Birding Weekend Tally for February 13, 14, and 15 Orange County, California

Late Friday afternoon, February 13, I did a solo return to Village Pond Park in Lake Forest hoping to catch a glimpse of the Cackling Goose, a rarity in Orange County, southern California.  I had previously reviewed the date I had seen them last year which was February 4, 2015 and since these Geese were likely to return, I thought the timing would be right.  I was able to locate both at the back end of the park on the lawn this time feeding in the grassy area.  GPS coordinates are:  33.6256, -117.7070.  For those unfamiliar in determining a Canada Goose from a Cackling Goose there are typically 3 was:  a distinct white ring around the neck is bold and visible, a stubbier shorter bill and overall size is noticeably smaller.  This is not to say you won’t find a Canada Goose the same size.  I’ve been taught to always try and acquire 3 distinct ID points on any species when possible to rule out any overlap.  If interested, here’s the ebird checklist for February 13 2015 at Village Pond Park. (Photos below).  More Cackling Goose photos.

On Saturday, February 14, Mike Sanders and I headed up to San Joaquin Wildlife Sanctuary in Irvine.  A fairly accurate head count was produced of 59 unique species in all (meaning in some cases especially with Tree Swallows flying continuously and estimate was used) a total of 59 species were accounted for.  Here’s the eBird checklist for February 14, 2015.  Having two birders join forces truly helps as Mike does the counts for each species along the way, I’m able to input into eBird Log, add GPS locations and update species counts as needed.  Preparedness to take a photo for unidentifiable species say due to rear view only visibility or simply a rarity sighting is key for completion of the day’s journey. (Photos below)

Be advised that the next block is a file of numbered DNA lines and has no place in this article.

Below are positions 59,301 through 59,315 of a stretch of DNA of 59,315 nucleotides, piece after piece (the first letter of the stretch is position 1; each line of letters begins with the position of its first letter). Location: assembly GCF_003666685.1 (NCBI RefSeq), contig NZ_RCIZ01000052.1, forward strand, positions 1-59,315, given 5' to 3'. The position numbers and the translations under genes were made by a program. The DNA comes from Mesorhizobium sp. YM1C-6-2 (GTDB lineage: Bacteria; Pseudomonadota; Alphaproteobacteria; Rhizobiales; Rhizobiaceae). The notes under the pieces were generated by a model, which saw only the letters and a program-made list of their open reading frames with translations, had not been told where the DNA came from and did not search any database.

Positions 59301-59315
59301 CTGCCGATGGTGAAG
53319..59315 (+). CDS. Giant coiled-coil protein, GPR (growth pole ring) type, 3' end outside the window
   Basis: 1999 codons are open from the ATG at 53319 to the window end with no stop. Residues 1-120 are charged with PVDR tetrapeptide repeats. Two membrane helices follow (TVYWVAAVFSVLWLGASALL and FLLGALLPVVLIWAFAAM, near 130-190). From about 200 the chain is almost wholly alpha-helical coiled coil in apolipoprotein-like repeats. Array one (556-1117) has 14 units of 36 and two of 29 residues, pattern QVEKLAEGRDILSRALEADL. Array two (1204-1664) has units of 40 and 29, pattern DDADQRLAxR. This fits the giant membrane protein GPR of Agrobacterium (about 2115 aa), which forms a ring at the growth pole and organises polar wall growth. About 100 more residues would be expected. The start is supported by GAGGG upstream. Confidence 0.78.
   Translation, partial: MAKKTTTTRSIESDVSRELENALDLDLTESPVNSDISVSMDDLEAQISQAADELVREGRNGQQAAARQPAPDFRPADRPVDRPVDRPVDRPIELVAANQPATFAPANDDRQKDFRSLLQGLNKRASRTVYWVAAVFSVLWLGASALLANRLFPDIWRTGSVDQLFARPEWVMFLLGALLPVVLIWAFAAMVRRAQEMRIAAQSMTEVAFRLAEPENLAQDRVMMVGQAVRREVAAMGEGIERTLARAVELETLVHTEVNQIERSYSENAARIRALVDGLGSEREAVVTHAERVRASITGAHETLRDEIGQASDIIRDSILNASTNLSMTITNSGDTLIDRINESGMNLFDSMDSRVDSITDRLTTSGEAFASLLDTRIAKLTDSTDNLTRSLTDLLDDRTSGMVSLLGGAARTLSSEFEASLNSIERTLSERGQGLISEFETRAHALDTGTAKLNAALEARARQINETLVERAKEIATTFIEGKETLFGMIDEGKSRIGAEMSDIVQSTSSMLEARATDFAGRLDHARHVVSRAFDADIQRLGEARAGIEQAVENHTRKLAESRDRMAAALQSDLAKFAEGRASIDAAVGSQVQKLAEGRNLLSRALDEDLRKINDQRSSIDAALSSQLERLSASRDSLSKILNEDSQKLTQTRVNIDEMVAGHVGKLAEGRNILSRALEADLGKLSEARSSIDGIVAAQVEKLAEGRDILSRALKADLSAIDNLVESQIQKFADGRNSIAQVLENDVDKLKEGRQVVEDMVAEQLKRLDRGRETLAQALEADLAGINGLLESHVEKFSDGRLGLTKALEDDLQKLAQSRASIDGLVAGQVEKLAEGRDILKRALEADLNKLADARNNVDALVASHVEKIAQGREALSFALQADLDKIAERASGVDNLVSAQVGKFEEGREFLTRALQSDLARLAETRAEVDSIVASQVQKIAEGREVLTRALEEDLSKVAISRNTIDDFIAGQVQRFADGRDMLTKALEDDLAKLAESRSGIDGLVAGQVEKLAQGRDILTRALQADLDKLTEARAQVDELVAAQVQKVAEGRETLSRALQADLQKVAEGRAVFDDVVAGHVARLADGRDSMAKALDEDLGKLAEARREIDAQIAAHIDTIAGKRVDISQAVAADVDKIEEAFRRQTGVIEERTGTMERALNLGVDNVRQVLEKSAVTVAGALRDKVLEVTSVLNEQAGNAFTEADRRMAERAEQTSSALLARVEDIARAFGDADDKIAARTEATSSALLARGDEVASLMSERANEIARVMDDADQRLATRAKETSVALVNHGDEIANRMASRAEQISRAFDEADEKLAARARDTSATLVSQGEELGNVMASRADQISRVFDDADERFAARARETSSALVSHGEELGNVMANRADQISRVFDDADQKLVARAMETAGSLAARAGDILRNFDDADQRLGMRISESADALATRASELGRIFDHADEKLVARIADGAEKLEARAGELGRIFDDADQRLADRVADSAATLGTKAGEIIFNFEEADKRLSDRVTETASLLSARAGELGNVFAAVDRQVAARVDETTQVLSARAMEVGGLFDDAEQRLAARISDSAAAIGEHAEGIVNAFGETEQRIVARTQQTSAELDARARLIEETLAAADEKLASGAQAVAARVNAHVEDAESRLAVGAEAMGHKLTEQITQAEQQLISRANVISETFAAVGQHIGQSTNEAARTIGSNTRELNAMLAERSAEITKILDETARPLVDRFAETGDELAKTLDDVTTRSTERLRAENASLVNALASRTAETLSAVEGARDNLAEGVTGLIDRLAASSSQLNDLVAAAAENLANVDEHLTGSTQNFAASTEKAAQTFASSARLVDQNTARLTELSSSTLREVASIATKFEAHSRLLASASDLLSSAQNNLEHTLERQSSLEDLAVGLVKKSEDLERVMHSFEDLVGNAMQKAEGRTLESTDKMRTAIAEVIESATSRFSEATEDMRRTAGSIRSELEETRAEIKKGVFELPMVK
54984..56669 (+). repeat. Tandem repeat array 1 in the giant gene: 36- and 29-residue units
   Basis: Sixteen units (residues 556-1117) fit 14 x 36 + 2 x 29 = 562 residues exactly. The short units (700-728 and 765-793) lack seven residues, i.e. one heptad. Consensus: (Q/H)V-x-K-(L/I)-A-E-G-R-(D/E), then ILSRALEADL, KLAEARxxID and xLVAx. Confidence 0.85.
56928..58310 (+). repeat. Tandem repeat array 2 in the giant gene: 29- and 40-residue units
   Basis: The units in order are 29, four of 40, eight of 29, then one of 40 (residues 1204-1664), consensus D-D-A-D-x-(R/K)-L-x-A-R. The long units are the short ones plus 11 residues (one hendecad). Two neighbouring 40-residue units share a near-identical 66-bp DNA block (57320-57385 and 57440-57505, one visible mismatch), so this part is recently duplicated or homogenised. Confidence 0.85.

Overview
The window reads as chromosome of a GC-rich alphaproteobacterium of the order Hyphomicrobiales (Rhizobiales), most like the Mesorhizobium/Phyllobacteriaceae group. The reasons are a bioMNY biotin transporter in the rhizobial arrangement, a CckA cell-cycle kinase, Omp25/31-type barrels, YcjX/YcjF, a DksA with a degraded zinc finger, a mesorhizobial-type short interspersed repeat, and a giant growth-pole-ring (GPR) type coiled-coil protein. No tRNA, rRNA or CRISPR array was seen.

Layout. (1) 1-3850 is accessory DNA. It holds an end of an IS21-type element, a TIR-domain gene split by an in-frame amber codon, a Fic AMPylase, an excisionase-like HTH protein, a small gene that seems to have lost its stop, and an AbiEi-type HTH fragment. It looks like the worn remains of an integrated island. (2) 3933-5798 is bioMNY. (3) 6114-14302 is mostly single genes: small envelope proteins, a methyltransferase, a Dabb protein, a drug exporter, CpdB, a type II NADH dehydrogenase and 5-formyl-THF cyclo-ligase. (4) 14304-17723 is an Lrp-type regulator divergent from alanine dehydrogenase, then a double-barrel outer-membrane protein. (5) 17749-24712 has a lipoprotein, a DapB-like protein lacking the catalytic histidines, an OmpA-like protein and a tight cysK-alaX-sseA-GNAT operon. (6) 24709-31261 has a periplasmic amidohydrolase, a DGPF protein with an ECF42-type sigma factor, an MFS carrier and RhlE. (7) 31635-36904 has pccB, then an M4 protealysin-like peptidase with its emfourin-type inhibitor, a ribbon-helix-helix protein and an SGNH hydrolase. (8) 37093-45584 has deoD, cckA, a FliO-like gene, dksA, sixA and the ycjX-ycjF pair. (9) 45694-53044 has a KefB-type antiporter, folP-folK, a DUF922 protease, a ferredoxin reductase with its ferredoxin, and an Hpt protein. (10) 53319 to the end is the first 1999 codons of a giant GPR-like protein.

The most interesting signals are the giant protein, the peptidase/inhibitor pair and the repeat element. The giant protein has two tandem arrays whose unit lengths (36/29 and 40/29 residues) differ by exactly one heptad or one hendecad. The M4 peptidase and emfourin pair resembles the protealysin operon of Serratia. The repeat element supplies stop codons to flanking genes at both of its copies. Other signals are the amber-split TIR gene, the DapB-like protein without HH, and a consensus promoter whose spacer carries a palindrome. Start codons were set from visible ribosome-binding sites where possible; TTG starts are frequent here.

Finally, a casual walk at the Oso Creek trail in Sunday, February 15, offered good views of a male Belted Kingfisher racing back and fort between La Paz and Marguerite parkway. A fairly high observance of Black Phoebes was rather interesting.  I counted a total of 9 in a one mile stretch of the creek.  Here’s the checklist for Oso Creek Trail.  Unfortunately, no sign of the Bay-breasted Warbler that was seen at the bridge a few weeks ago.

Cackling Goose (22088)
Cackling Goose (22088)

Taken at Village Pond Park, lake Forest on February 13, 2015

Cackling Goose (22090)
Cackling Goose (22090)

Taken at Village Pond Park, lake Forest on February 13, 2015

Osprey (head shot) (22114)
Osprey (head shot) (22114)

Taken at San Joaquin Wildlife Sanctuary on February 14, 2015

Osprey with prey
Osprey with prey

Taken at San Joaquin Wildlife Sanctuary on February 14, 2015

Hutton's Vireo rear view
Hutton’s Vireo rear view

Taken at San Joaquin Wildlife Sanctuary on February 14, 2015

Green-winged Teal (male)
Green-winged Teal (male)

Taken at San Joaquin Wildlife Sanctuary on February 14, 2015

Western Grebe (22120).  Note in comparing with a Clark's Grebe, the line of demarcation is below eye and the bill color for Western Grebe is correct.
Western Grebe (22120). Note in comparing with a Clark’s Grebe, the line of demarcation is below eye and the bill color for Western Grebe is correct.

Taken at San Joaquin Wildlife Sanctuary on February 14, 2015

2 Responses

  1. Lois & Stuart Halbert

    We just saw a large bird the size of a pigeon in our feeder and has a white ring around neck. Do you know off hand the name of this bird. By the way, we see both the males and female of the California Thatcher quite regularly now at home which backs up to Wilderness Glen. Love your site and pictures.

  2. Yes, this is a band-tailed Pigeon. They are typically found at the foothills of our local Saddleback Mountains such as Tucker Wildlife Sanctuary or O’Neill Regional Park.

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